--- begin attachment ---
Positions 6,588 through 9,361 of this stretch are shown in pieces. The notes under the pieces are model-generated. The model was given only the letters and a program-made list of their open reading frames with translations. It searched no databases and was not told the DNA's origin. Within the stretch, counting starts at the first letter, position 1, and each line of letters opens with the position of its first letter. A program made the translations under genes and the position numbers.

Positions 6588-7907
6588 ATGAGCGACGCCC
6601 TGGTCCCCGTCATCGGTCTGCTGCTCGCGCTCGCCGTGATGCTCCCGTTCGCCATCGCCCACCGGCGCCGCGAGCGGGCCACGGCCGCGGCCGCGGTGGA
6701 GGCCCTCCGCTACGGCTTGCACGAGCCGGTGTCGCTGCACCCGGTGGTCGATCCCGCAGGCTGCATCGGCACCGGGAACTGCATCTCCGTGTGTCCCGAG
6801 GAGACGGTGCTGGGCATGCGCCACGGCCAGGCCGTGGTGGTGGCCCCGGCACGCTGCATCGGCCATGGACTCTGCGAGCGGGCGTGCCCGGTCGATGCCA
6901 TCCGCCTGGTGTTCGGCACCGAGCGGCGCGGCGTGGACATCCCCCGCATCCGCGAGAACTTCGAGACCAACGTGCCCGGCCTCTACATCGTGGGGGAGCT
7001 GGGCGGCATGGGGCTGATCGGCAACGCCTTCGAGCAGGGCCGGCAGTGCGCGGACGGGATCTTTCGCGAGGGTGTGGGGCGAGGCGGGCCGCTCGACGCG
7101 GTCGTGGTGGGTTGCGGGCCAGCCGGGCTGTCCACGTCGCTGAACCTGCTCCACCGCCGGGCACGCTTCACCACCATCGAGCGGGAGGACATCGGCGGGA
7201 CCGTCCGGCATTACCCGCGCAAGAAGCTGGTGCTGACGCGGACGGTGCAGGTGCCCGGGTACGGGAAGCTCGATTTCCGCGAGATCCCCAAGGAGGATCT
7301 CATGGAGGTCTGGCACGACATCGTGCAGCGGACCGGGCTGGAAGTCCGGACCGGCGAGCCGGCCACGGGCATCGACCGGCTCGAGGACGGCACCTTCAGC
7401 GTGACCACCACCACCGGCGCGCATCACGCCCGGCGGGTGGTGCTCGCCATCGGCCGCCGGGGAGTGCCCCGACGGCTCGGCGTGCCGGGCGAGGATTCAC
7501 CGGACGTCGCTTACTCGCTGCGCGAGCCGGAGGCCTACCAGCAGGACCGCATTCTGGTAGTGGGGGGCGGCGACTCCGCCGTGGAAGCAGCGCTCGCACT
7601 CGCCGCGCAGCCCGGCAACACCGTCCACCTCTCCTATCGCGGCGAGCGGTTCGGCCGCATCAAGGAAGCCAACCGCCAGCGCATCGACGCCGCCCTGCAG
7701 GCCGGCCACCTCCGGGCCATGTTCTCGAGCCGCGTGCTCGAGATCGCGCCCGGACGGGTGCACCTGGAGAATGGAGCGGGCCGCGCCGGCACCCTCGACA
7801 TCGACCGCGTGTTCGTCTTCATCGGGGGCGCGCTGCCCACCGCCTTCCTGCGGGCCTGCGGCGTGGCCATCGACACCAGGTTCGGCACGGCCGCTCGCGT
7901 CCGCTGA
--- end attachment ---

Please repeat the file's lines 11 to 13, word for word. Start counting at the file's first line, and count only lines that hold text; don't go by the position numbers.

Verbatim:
7301 CATGGAGGTCTGGCACGACATCGTGCAGCGGACCGGGCTGGAAGTCCGGACCGGCGAGCCGGCCACGGGCATCGACCGGCTCGAGGACGGCACCTTCAGC
7401 GTGACCACCACCACCGGCGCGCATCACGCCCGGCGGGTGGTGCTCGCCATCGGCCGCCGGGGAGTGCCCCGACGGCTCGGCGTGCCGGGCGAGGATTCAC
7501 CGGACGTCGCTTACTCGCTGCGCGAGCCGGAGGCCTACCAGCAGGACCGCATTCTGGTAGTGGGGGGCGGCGACTCCGCCGTGGAAGCAGCGCTCGCACT